Themes of Love and Trust.

Today I thought I’d share some music with you. I’ve been listening to White Lies’ new album, “Friends,” basically on a loop for weeks now. It plays around with themes of love and trust, and does so with a magnificent eighties vibe.

My particular favorite songs happen to be “Morning in LA,” “Summer Didn’t Change a Thing,” “Come On,” and “Don’t Fall.” That also happens to be about half of the album. Whatever. I like it.

Two Truths and a Lie.

So, I’ve started another Future Learn course. This one is called “Start Writing Fiction,” and even though technically I started writing fiction a long time ago, I’m super excited to see where it takes me.

The first exercise we did was to write a short paragraph containing two elements of fact, and one of fiction, on any subject. Then, we were asked to flip it around and write a paragraph with two elements of fiction and only one fact.

Harder than it sounds, actually. Somehow having to combine fiction and non-fiction really got my head screwed up. Maybe you Historical Fiction writers out there are sniggering behind your fingers at me right now, since this is kinda what you DO, but we all have to begin somewhere.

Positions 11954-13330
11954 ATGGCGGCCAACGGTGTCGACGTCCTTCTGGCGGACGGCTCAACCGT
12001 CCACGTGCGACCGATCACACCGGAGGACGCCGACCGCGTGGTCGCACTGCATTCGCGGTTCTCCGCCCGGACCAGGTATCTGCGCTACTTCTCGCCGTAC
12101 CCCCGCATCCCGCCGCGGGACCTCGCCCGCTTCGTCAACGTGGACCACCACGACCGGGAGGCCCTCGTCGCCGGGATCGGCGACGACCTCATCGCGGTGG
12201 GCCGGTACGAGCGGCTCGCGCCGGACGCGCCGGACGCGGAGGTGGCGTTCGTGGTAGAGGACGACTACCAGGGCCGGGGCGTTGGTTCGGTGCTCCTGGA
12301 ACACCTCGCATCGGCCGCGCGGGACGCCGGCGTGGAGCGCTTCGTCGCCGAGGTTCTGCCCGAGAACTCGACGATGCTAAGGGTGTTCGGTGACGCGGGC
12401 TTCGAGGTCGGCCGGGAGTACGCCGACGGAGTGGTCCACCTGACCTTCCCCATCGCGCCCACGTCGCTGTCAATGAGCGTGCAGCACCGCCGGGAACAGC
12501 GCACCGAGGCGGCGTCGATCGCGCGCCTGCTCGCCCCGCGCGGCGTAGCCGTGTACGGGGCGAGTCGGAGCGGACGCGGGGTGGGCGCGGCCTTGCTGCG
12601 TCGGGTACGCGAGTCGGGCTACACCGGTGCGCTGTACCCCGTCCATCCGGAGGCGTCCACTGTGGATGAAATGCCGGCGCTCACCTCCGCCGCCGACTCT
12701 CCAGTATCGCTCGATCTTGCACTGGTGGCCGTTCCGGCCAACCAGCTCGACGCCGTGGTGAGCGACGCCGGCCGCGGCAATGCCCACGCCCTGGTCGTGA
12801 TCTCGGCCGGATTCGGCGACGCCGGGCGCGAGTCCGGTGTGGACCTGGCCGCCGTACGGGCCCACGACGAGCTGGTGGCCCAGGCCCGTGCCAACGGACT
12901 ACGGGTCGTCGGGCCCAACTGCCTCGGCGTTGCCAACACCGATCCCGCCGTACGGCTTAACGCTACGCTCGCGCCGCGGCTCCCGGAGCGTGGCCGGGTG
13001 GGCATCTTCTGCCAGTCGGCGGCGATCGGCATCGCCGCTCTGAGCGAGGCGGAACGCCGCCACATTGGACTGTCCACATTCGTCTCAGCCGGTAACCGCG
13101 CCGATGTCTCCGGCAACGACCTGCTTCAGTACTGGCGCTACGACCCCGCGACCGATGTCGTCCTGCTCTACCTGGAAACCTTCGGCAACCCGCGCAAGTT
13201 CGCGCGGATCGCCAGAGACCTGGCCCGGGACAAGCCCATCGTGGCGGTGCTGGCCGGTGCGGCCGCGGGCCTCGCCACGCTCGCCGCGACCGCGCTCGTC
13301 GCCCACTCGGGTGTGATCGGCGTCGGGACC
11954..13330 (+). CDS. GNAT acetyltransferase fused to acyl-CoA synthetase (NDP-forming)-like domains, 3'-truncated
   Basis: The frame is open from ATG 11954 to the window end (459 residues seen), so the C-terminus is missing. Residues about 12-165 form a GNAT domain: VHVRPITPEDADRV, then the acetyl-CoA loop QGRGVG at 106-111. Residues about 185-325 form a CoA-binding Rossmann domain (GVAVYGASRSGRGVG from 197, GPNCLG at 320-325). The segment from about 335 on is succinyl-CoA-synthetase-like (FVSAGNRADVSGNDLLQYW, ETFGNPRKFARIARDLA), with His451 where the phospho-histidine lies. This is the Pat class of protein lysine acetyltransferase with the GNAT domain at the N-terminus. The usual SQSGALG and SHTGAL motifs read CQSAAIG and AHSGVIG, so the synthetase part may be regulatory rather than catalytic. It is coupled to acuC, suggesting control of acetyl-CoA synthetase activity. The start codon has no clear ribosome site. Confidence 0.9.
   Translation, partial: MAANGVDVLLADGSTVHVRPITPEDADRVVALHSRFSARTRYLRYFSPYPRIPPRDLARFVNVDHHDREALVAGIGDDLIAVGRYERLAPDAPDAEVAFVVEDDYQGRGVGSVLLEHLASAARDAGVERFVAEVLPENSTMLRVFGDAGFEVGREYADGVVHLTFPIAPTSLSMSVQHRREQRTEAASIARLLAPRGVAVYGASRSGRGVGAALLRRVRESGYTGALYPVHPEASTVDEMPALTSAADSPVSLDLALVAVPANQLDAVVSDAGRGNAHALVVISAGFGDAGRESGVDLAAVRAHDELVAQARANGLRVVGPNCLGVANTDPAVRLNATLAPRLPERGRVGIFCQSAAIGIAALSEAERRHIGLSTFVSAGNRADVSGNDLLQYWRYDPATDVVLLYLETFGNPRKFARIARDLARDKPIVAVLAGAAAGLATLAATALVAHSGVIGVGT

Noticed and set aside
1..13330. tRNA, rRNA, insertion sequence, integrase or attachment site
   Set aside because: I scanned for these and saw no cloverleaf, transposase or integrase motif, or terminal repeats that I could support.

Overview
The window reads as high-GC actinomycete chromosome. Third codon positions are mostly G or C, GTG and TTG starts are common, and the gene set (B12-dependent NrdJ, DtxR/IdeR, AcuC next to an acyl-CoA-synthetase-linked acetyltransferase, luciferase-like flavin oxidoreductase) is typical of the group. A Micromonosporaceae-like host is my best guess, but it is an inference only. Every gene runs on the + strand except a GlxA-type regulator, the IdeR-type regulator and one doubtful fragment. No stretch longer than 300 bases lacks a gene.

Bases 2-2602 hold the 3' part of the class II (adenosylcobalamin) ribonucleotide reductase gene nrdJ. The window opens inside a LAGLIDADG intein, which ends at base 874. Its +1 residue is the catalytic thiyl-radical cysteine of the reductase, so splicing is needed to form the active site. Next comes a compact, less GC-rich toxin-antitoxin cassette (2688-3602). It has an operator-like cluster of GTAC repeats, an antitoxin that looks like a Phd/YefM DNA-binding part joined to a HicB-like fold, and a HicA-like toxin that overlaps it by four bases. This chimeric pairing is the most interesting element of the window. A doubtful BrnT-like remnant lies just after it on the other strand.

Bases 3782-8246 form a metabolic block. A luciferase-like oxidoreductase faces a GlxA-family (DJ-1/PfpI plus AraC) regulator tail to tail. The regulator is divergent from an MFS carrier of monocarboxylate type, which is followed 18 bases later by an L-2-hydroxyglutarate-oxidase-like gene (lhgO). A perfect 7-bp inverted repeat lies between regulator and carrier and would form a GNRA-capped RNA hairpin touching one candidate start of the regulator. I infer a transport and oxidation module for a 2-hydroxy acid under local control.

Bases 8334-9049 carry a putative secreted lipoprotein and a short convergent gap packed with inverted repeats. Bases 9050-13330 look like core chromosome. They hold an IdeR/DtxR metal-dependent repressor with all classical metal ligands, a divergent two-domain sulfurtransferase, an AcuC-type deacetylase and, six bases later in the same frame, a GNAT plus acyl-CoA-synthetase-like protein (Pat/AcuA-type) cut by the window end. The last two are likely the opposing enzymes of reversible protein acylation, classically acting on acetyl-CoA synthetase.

Anywhoo, just a fun little exercise, in case you want to try it.

And here were my paragraphs, in case you’d like to have a stab at guessing where the lies are:

1 Fact, 3 Fiction: 
I woke up to the sound of sirens this morning and groaned, unable to muster any concern about the reason. It’s hard to take an interest in anything on three hours of sleep. Those thoughtless neighbors of mine had another of their wild parties last night. Or morning, depending on how you look at it. There had been a lot of screaming, I remembered vaguely as the sirens turned onto my street.

3 Fact, 1 Fiction: 
My partner gave my hip a gentle shove, spinning me out under the arc of his raised arm. It was our third dance together, spread out over a dizzying night of Big Band Jazz, swirling skirts, and blurred smiles. “Come here often?” he asked as he pulled me back in. 
“Not as often as I’d like.” 
“Well then, we’d better make it last. What do you think about getting some food when this is over?” 
I smiled up at him. “I think that’s a brilliant plan.”

And feel free to post your paragraphs in the comments, if you’d like! I love this game.